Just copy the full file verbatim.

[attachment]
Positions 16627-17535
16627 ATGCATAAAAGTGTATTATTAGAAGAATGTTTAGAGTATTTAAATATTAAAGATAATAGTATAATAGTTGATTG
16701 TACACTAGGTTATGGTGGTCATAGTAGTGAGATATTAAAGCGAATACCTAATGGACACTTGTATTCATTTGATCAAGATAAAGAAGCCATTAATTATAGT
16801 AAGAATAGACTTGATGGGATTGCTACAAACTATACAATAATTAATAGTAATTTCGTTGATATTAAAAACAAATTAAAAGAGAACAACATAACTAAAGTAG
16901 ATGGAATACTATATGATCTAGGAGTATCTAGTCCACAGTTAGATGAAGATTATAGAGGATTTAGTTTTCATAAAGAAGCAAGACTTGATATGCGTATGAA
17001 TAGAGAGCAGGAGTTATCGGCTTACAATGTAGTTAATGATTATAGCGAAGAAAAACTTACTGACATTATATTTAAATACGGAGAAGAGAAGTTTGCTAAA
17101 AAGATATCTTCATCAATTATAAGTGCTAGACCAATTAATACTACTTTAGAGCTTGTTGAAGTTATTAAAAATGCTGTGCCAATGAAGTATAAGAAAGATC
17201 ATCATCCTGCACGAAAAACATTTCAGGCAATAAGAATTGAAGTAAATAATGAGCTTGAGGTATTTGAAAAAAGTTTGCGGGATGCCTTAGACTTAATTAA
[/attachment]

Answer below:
Positions 16627-17535
16627 ATGCATAAAAGTGTATTATTAGAAGAATGTTTAGAGTATTTAAATATTAAAGATAATAGTATAATAGTTGATTG
16701 TACACTAGGTTATGGTGGTCATAGTAGTGAGATATTAAAGCGAATACCTAATGGACACTTGTATTCATTTGATCAAGATAAAGAAGCCATTAATTATAGT
16801 AAGAATAGACTTGATGGGATTGCTACAAACTATACAATAATTAATAGTAATTTCGTTGATATTAAAAACAAATTAAAAGAGAACAACATAACTAAAGTAG
16901 ATGGAATACTATATGATCTAGGAGTATCTAGTCCACAGTTAGATGAAGATTATAGAGGATTTAGTTTTCATAAAGAAGCAAGACTTGATATGCGTATGAA
17001 TAGAGAGCAGGAGTTATCGGCTTACAATGTAGTTAATGATTATAGCGAAGAAAAACTTACTGACATTATATTTAAATACGGAGAAGAGAAGTTTGCTAAA
17101 AAGATATCTTCATCAATTATAAGTGCTAGACCAATTAATACTACTTTAGAGCTTGTTGAAGTTATTAAAAATGCTGTGCCAATGAAGTATAAGAAAGATC
17201 ATCATCCTGCACGAAAAACATTTCAGGCAATAAGAATTGAAGTAAATAATGAGCTTGAGGTATTTGAAAAAAGTTTGCGGGATGCCTTAGACTTAATTAA